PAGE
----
A Voronoi diagram partitions a two-dimensional plane into regions based on a set of input points. Each unique input point maps to a corresponding region, where each region represents all points that are closer to the input point than to any other input point.

Not only are Voronoi diagrams :heart_eyes:, but they can be used to improve the interactive experience of a visualization. This is most often accomplished by overlaying an invisible voronoi grid on top of the visualization to increase the target area of interaction sites such as points on a scatter plot.

The @vx/voronoi package provides a wrapper around the existing d3-voronoi package.


The @vx/voronoi package exports a wrapped version of the d3 voronoi layout for flexible usage, as well as a <VoronoiPolygon /> component for rendering Voronoi regions.

import { voronoi, VoronoiPolygon } from '@vx/voronoi';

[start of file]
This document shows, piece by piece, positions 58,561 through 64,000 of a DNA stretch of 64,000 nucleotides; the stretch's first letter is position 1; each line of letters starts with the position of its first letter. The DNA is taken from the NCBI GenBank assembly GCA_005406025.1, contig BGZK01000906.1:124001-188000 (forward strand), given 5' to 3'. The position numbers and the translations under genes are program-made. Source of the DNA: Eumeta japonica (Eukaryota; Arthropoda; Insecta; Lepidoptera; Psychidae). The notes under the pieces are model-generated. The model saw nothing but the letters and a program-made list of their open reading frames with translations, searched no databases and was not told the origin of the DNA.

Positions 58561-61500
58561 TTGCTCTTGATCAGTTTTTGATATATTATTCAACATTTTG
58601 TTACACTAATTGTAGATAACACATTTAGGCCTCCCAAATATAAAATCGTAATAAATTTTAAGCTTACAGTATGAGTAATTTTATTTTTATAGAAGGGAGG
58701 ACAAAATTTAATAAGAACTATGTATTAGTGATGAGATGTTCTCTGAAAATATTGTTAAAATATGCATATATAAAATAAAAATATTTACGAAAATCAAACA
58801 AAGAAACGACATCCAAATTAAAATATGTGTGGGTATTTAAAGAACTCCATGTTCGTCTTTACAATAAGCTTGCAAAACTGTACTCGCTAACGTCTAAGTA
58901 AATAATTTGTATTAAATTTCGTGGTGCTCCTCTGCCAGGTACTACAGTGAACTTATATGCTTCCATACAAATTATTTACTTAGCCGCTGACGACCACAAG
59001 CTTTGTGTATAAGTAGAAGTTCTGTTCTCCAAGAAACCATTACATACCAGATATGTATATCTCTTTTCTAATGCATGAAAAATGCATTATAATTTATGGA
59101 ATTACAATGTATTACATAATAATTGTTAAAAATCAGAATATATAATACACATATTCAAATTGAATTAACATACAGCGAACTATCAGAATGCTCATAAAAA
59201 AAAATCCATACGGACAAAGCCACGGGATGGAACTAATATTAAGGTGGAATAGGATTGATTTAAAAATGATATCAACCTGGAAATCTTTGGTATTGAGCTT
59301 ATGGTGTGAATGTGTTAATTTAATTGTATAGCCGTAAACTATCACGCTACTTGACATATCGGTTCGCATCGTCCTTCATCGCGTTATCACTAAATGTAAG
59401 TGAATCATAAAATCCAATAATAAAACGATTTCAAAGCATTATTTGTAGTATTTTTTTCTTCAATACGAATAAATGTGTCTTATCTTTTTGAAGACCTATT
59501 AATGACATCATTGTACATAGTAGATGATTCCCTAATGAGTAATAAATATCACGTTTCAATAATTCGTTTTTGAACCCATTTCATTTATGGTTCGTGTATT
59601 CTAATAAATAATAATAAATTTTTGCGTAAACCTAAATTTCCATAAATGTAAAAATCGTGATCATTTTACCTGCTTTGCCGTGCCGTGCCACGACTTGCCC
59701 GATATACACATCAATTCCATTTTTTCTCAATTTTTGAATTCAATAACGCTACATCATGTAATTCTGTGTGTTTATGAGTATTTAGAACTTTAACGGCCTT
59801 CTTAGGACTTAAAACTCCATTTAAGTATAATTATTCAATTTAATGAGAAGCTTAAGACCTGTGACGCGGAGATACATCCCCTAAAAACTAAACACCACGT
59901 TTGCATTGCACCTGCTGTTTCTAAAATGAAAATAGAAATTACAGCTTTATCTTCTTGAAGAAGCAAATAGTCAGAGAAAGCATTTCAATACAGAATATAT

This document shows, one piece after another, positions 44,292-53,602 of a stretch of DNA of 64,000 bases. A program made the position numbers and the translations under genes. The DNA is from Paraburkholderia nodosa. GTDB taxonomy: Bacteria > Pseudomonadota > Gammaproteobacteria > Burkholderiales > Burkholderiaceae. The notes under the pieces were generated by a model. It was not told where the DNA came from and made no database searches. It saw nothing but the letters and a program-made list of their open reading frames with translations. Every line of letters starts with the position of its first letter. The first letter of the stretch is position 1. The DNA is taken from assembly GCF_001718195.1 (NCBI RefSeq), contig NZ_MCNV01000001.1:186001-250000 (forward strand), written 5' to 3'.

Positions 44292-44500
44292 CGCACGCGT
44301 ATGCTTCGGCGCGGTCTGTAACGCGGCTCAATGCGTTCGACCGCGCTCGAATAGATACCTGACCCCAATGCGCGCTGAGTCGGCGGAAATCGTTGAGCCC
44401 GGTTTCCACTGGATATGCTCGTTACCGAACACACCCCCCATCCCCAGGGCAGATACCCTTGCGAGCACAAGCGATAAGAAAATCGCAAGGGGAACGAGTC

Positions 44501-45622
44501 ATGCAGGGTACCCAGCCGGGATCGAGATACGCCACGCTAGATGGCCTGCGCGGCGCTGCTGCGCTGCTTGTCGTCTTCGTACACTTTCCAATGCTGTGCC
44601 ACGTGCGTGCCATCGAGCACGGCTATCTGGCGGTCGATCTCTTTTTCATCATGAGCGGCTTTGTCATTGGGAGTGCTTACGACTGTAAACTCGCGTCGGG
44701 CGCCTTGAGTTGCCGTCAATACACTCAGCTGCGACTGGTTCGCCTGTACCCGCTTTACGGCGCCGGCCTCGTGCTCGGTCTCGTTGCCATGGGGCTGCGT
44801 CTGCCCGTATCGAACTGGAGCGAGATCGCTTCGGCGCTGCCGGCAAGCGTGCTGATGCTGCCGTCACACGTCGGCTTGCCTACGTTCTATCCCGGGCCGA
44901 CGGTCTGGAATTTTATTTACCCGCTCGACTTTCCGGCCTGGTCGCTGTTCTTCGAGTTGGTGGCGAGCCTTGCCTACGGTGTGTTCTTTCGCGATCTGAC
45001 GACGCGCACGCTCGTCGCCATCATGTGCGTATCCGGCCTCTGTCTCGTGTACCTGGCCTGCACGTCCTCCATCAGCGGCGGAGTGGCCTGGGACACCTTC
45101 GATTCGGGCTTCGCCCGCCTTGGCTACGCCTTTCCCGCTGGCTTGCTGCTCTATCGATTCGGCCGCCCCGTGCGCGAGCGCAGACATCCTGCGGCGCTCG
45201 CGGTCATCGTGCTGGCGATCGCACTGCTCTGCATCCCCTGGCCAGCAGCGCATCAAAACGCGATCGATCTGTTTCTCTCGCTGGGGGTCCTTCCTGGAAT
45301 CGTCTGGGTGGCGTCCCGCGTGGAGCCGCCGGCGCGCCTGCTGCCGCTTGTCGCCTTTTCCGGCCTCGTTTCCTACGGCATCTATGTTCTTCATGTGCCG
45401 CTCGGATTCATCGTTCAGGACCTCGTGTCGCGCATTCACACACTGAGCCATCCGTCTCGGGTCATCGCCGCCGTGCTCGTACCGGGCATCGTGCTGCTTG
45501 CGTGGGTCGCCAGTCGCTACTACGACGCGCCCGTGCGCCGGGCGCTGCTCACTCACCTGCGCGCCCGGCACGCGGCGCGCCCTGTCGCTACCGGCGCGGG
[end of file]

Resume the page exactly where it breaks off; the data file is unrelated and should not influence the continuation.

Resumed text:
const points = Array(n).fill(null).map(() => ({
  x: Math.random() * innerWidth,
  y: Math.random() * innerHeight,

// width + height set an extent on the voronoi
// x + y set relevant accessors depending on the shape of your data
const voronoiLayout = voronoi({
  x: d => d.x, // maybe pass a scale here?
  y: d => d.y,

const voronoiDiagram = voronoiLayout(data);
const polygons = voronoiLayout.polygons(points); // equivalent to voronoiDiagram.polygons()

return (
      {polygons.map((polygon) => (
        <VoronoiPolygon key={...} polygon={polygon} />
      {points.map(({ x, y }) => (
        <circle key={...} cx={x} cy={y} />

For more advanced usage with events, see this example. Additional information about the voronoi layout + diagram can be found in the d3-voronoi documentation.


npm install --save @vx/voronoi



<VoronoiPolygon />

# VoronoiPolygon.children<func>

# VoronoiPolygon.className<string>

# VoronoiPolygon.polygon<arrayOf[object Object]>